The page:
Great Highland Bagpipe | The Canadian Encyclopedia


Great Highland Bagpipe

GeneralThe Highland bagpipes, which have become the most familiar of all types of bagpipe, must have been introduced to Canada by the earliest Scottish settlers in Nova Scotia and Upper Canada.

Bagpipe, Great Highland

The Highland bagpipes, which have become the most familiar of all types of bagpipe, must have been introduced to Canada by the earliest Scottish settlers in Nova Scotia and Upper Canada. Positive data, however, are lacking, and until quite recent times the story has to be told as a series of footnotes to the history of piping in Scotland. Furthermore, although undoubtedly there was much activity, it was difficult for players in isolation from the fountainhead of their tradition to maintain or improve standards, even if their enthusiasm was undimmed. The names are recorded of some Canadian pipers and of Scottish emigré pipers active around World War I; but there is no way of ascertaining their standards of performance, and no one seems to have investigated whether they may have handed down unusual variants of traditional tunes.

The Instrument and its Music

The Highland bagpipe has a single eight-holed chanter with conical bore and a double reed, producing nine notes on a basically Mixolydian scale, and three drones with single reeds (two tenor, one bass), sounding octave intervals below low A on the chanter. The chanter, drones, and stocks usually are made of African blackwood, with ivory or silver mounts (often both), and their manufacture is a skilled business for which, in Scotland, an apprenticeship of five years is required. At least two makers in Canada are so qualified: Jack Dunbar (St Catharines, Ont) and a more recent arrival, Matt Marshall (Bowmanville, Ont). Both have introduced their own chanter patterns, and Dunbar has experimented with new materials (impregnated beech and maple, and even plastic). Gordon Tuck was Pipe Major of Macnish Distillery Pipe Band, St Thomas, Ont in the early 1970s when he began manufacturing his own design of chanter at his factory, Tuck Aluminum Ltd. His chanter, now used exclusively by the band, is responsible for its unique tone. Tuck uses blackwood and plastic and produces complete bagpipes as well as chanters. Elsewhere in Ontario and in British Columbia there are good makers of practice chanters and of reeds, but in 1990 most Canadian pipers still played instruments from Scotland.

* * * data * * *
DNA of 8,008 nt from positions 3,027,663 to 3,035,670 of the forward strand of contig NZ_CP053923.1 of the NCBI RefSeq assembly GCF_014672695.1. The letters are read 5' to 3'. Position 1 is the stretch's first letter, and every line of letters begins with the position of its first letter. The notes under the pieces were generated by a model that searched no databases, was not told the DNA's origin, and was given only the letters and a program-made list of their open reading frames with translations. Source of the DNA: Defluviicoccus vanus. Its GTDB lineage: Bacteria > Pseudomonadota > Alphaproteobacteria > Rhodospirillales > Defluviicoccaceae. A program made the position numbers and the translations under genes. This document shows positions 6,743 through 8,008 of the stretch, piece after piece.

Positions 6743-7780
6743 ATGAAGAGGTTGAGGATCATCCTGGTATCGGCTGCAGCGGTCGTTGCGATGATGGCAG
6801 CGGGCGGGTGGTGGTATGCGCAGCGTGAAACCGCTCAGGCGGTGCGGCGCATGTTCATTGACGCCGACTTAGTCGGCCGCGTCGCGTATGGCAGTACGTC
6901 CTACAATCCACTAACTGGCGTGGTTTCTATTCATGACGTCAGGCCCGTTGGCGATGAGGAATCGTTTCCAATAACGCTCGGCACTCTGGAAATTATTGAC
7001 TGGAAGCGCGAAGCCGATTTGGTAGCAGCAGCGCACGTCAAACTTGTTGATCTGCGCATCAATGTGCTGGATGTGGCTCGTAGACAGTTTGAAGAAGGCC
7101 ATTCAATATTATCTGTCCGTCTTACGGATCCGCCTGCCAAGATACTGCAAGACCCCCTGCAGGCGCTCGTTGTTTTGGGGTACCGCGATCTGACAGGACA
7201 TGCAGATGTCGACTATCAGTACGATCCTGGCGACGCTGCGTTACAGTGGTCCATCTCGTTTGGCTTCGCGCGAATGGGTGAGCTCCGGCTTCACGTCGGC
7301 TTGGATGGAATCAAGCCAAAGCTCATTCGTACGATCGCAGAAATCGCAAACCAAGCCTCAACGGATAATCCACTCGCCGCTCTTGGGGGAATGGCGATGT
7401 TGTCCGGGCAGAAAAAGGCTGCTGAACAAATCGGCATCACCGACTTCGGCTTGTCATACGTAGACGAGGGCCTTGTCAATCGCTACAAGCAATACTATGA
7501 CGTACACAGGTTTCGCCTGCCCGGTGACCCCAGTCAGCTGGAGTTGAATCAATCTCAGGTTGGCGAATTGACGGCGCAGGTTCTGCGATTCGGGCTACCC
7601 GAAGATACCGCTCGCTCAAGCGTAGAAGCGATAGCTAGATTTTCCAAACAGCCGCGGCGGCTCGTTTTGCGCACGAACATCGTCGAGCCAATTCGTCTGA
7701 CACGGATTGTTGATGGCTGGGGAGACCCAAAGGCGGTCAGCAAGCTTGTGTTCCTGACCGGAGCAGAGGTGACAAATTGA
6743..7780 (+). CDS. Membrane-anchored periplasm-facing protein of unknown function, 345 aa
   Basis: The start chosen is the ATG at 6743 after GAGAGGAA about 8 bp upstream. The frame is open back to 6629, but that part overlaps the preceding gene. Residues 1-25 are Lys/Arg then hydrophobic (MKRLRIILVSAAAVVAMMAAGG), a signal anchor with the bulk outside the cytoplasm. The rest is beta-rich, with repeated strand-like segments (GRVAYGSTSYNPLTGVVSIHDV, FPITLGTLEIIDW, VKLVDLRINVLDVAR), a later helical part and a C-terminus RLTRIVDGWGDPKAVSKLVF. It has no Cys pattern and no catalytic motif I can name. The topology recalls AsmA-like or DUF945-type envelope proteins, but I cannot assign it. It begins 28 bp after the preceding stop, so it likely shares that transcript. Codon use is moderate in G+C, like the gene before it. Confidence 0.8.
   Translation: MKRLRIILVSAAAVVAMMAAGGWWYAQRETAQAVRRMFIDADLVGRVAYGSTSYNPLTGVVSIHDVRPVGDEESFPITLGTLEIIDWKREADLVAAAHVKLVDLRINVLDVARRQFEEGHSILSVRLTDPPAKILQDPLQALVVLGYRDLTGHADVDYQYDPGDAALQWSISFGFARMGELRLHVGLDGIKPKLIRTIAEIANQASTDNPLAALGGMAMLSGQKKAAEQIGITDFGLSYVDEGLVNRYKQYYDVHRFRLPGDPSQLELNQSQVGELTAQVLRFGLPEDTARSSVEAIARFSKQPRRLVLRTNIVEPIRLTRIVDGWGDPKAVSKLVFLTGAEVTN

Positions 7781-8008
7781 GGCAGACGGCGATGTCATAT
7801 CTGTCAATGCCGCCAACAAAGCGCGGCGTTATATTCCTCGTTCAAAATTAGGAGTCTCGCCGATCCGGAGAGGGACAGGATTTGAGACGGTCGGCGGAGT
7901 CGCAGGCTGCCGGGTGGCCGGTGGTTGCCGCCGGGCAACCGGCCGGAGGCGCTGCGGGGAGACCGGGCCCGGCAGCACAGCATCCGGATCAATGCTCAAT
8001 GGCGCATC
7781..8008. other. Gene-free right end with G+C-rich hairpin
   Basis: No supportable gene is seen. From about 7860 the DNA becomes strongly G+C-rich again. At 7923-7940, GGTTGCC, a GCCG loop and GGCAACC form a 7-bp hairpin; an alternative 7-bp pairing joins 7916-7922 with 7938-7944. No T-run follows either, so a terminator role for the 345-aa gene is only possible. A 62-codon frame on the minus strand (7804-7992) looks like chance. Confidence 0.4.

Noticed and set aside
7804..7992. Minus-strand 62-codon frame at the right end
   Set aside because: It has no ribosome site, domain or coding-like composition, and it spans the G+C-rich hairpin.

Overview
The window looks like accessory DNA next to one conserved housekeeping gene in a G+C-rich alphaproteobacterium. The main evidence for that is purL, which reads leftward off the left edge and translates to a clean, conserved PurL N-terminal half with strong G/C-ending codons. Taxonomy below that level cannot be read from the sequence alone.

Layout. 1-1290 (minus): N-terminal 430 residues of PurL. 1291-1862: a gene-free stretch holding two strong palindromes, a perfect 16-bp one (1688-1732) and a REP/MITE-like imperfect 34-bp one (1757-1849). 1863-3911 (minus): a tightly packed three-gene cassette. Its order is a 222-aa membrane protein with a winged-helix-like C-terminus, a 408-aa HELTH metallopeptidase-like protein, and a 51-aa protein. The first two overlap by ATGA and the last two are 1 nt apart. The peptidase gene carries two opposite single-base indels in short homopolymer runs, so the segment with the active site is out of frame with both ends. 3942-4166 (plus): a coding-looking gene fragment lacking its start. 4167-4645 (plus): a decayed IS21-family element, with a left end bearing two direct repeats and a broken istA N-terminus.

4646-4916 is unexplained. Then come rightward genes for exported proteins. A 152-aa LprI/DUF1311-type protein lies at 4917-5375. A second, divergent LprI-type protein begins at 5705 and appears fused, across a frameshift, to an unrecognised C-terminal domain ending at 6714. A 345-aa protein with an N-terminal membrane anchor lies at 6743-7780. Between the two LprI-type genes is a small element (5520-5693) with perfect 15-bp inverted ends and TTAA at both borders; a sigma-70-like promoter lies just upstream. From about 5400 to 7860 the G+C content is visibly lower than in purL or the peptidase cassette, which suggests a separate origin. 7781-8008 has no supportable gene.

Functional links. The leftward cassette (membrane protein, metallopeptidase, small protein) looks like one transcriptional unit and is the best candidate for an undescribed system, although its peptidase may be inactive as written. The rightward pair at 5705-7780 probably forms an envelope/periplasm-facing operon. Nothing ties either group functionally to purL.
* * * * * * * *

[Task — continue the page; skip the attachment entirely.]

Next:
The extensive repertoire of the Highland pipes includes marches (2/4, 4/4, 6/8, 3/4), strathspeys, reels, jigs, hornpipes, slow airs, and, above all, piobaireachd (pibroch), the classical variation form. Few piobaireachdan have been composed in the late 20th century, but much light music has been written for pipes. Several published collections contain tunes by Canadian pipers. Two familiar to pipers everywhere, Colonel Robertson and The Mid-Lothian Pipe Band, were composed by Farquhar Beaton, third pipe-major of the 48th Highlanders of Canada. More recent Canadian composers whose tunes have been published include John Wilson (Toronto), George Grant (St-Hubert, Que), W.J. Watt (Winnipeg), A.M. Cairns (Rockcliffe, Ont), Neil Sutherland (Winnipeg), Donald MacNiven (Kirkland Lake, Ont), Sam Scott (Manotick, Ont), William Gilmour (Toronto), Angus Graham (Prince George, BC), Reay Mackay (Toronto), and John Knox MacKenzie (Vancouver). John Wilson's three books of pipe music contain many of his own compositions and settings, and his third volume especially includes many Canadian compositions. Other collections of bagpipe tunes have been produced by pipers Iain MacCrimmon (Alberta 1978), William Livingstone (Ontario 1986), Scott MacAuley (Ontario 1986), Michael Grey (Ontario 1989), and Robert MacNeil (British Columbia 1990)